Argus Argoflex EF

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The Argoflex EF was an entry-level TLR made by Argus from 1948-1951, a minor redesign of the earlier and less common Argoflex EM with added flash sync. This camera is the last Argoflex to be a true TLR, as every succeeding Argoflex would be a box camera with a pseudo-TLR viewfinder.

The EF is a stripped-down but reasonably conventional TLR--though of course, by this time, most TLR's had lenses fixed in a moving front standard, not the unreliable external gearing that the Argoflex shares with some of the earlier TLR's. Like the vast majority of TLR's, the EF takes 6x6 centimeter exposures, though unlike most it takes 620 rollfilm. It had an aperture range of 4.5 to 18 and a speed range of 1/10-1/200 plus time exposure and bulb. Unlike the original Argoflex, the bakelite Argoflex E, the body was made of metal and had a hot shoe for flash. Also unlike the early-production E, it cannot accept 120 at all, as the narrower 620 spools are already a snug fit within the compartments, making it impossible to load the slightly wider and thicker 120 spools. Due to the numbers produced and the entry-level quality, it is still quite possible to find the various Argoflexes for sale in working condition cheaper than almost any other TLR.

The camera is physically quite substantial, with a thick cast-metal construction overlaid with leatherette (though the camera weighs slightly less than the C3, a smaller camera.) It possesses very clean lines due to the lack of complicating controls; except for the film advance, every control is on the taking lens body. The fixed lenses are both coated Argus Varex three-element anastigmat 75mm f/4.5, with the rear two elements fixed in the camera body and the front element mounted on a helicoid for focusing. Thus it is one of the few twin-lens reflex cameras with identical lenses for the taking and viewing lenses; most TLR viewfinders were built around a lower quality lens with similar focusing characteristics to the taking lens, for economy's sake. Also note that these lenses are very slightly wider than the conventional normal lenses for a 6x6 camera, at 75mm rather than 80, yielding a healthy angle of view of circa 55 degrees at the corners and 40 degrees edge-to-edge. The camera's vignetting when stopped down is subtler than might be expected from a budget TLR, but the focus is not particularly sharp under the best of conditions. On older examples, the gearing between the lenses is apt to strip out and allow the gears to slip, in which case calibration will be lost. Collimation is a finicky process on this camera, as in order to adjust the calibration, both lenses must be unscrewed completely and the viewing lens must be screwed back on a certain number of turns before starting to screw on the taking lens, to establish the proper relationship between the positions of the two lenses.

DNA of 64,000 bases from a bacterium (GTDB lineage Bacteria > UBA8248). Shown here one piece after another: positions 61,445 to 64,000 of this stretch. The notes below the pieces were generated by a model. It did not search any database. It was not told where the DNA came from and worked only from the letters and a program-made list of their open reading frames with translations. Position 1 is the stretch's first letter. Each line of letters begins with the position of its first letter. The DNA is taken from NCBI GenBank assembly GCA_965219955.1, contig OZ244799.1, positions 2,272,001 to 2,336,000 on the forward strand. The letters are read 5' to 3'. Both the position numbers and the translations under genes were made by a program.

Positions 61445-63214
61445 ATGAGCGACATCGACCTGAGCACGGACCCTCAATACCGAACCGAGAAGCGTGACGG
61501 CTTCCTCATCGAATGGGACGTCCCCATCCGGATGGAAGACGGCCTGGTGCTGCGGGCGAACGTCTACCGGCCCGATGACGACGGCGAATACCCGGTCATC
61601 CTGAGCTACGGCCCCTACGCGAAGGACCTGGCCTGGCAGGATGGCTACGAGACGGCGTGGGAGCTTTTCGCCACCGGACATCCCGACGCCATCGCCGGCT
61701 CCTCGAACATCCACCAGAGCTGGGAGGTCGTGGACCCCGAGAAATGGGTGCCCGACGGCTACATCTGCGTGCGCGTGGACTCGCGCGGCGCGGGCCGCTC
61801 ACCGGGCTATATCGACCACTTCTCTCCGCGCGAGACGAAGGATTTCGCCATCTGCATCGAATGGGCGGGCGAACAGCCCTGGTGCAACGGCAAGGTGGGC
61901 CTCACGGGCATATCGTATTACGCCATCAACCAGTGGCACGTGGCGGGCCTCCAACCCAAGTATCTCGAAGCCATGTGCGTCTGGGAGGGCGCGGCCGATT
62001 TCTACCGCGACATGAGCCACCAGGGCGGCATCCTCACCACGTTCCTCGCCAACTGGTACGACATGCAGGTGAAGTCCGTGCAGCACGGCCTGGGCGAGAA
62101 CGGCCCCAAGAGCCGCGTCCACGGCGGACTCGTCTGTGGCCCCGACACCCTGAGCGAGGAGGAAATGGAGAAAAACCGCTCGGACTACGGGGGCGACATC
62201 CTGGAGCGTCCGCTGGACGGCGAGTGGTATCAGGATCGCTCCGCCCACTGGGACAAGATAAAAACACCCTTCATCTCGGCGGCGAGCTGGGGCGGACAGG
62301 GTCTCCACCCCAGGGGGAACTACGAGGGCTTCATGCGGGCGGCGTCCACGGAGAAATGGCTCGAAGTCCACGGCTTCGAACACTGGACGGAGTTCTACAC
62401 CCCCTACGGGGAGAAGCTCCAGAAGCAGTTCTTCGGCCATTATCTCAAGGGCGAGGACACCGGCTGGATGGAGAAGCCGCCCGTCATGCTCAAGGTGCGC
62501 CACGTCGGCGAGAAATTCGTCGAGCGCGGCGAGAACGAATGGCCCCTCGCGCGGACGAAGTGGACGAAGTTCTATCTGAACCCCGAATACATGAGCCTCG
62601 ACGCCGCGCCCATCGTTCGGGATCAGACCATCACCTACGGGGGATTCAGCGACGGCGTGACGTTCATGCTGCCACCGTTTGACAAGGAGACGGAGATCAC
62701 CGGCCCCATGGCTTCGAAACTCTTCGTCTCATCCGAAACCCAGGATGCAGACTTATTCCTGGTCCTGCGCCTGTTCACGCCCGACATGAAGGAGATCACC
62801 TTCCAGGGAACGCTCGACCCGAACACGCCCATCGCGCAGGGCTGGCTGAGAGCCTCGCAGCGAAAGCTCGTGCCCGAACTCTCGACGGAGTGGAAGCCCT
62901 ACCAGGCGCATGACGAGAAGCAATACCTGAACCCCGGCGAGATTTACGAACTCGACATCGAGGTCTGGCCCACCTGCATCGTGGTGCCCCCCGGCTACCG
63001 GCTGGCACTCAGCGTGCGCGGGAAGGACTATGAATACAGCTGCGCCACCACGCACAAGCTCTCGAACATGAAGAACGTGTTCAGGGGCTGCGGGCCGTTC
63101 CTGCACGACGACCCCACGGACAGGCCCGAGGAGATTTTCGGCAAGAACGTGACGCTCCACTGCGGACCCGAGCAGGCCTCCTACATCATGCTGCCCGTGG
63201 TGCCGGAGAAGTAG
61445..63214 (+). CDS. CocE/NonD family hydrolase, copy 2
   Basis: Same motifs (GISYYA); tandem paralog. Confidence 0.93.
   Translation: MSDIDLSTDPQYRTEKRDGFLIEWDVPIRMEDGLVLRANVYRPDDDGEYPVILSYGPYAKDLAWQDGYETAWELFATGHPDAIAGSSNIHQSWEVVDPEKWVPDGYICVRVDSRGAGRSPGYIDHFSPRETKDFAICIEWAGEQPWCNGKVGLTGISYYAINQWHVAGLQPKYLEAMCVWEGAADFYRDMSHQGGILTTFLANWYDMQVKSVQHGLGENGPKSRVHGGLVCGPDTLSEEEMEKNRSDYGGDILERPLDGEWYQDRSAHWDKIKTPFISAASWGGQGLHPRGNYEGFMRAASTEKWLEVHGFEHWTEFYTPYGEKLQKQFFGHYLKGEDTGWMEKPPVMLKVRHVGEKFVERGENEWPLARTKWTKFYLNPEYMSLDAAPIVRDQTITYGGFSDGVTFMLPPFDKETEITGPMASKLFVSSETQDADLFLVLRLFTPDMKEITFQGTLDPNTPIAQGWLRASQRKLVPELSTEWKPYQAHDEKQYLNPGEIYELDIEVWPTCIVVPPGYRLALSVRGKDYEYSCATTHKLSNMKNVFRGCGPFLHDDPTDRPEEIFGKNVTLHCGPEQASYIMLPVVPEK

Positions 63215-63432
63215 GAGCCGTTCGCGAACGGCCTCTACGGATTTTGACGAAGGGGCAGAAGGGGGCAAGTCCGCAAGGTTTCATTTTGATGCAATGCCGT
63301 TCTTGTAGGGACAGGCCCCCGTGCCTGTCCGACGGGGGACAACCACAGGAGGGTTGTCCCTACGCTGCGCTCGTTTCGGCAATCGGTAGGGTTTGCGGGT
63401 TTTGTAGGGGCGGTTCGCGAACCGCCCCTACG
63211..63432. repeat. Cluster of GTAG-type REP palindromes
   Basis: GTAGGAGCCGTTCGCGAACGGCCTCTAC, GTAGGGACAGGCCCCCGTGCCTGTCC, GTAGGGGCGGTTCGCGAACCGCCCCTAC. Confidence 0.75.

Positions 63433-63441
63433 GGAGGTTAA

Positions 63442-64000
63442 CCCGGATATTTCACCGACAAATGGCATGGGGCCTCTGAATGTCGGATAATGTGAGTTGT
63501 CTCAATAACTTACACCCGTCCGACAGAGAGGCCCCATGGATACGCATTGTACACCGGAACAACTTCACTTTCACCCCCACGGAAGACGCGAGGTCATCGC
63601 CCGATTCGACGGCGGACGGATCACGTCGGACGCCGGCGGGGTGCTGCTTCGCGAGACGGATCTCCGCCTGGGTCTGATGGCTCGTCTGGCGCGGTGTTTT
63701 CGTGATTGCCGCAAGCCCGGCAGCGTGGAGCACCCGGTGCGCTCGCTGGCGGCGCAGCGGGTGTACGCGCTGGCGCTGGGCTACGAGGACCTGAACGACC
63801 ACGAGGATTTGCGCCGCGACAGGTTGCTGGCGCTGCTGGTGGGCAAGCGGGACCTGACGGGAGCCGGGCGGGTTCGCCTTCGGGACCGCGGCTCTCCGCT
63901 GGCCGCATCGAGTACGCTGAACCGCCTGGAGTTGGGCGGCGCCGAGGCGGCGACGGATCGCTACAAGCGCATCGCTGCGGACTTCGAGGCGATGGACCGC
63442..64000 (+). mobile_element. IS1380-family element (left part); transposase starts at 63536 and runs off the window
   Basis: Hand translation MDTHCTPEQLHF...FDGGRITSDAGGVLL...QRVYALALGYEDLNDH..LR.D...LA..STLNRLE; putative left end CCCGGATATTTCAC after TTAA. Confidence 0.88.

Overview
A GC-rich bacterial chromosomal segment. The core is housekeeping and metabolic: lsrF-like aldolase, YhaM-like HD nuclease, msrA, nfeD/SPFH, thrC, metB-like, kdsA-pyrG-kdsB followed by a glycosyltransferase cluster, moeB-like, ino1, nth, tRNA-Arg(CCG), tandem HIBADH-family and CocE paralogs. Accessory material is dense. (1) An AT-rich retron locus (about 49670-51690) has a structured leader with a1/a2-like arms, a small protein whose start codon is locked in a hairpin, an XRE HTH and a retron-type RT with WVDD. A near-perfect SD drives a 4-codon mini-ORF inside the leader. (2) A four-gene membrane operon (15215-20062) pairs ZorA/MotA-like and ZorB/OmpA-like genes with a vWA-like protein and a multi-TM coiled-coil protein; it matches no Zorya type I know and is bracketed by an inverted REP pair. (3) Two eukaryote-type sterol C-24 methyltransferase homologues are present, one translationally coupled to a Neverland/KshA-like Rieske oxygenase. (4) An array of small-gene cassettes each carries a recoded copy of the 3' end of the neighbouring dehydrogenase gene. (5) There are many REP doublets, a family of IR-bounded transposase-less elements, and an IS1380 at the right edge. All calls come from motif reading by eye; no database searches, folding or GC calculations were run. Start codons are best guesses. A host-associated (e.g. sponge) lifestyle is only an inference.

On top of the viewing lens barrel, placed to be visible at the same time as the finder screen, is a comprehensive depth-of-field calculator, formed by distance marks on the lens rim rotating past a scale with the focus range of each f-stop marked on it. On the rear of the camera is the red window, placed for 6x6 square exposures. This window is blocked by a pivoting guard inside the camera, operated by a small spring-loaded lever below the window. Presumably this arrangement is so that, if the camera is left in the sun with the back facing up, the light filtering through the backing paper will not eventually fog the film.

The shutter is a Wollensak Alphax, a decently fast leaf shutter. This is an everset shutter with a rather long throw, set up in a between-lens position. The Alphax is considered a mechanically straightforward unit, and multiple detailed tutorials exist online for disassembling, de-greasing and re-lubricating it if it has become fouled over time. There is a socket for a cable release immediately under the trigger. The camera possesses flash-sync, but unfortunately the modern photographer will find it impossible to mount a flash. The hot shoe is proprietary; it requires a thinner flange on the flash than a modern unit will have, and the contacts will almost certainly not line up. Add to this that most examples lack a PC socket (though some authors claim their camera has one), and it becomes clear that only an Argus flashgun or a very cunningly devised substitute will function with this camera. Whether a modern flash can somehow be connected with a homemade adapter is a question for the ages.

The main viewfinder is rather basic, being slightly dim in the best lighting conditions and almost invisible in subdued light or with strong light overhead. The camera does, fortunately, possess a sports finder for quicker composition. This simple frame finder is formed by erecting the viewfinder hood and pressing the front plate with the Argus logo to fold it back towards the viewing screen. Doing so reveals a large window in the front of the hood. The plate will catch on two catches on the back plate of the hood, just below a small peep-hole which forms the rear of the finder. There is also a folding loupe to assist in focusing using the reflex finder, though the focal distance of the magnifying lens rather necessitates the photographer to put his or her eye right up to the loupe to see a clear image through it, and it is difficult to see the entire frame through the loupe.

Other features include a tripod mount, solid brackets for straps, and an ever-ready leather case either sold with the camera or separately.

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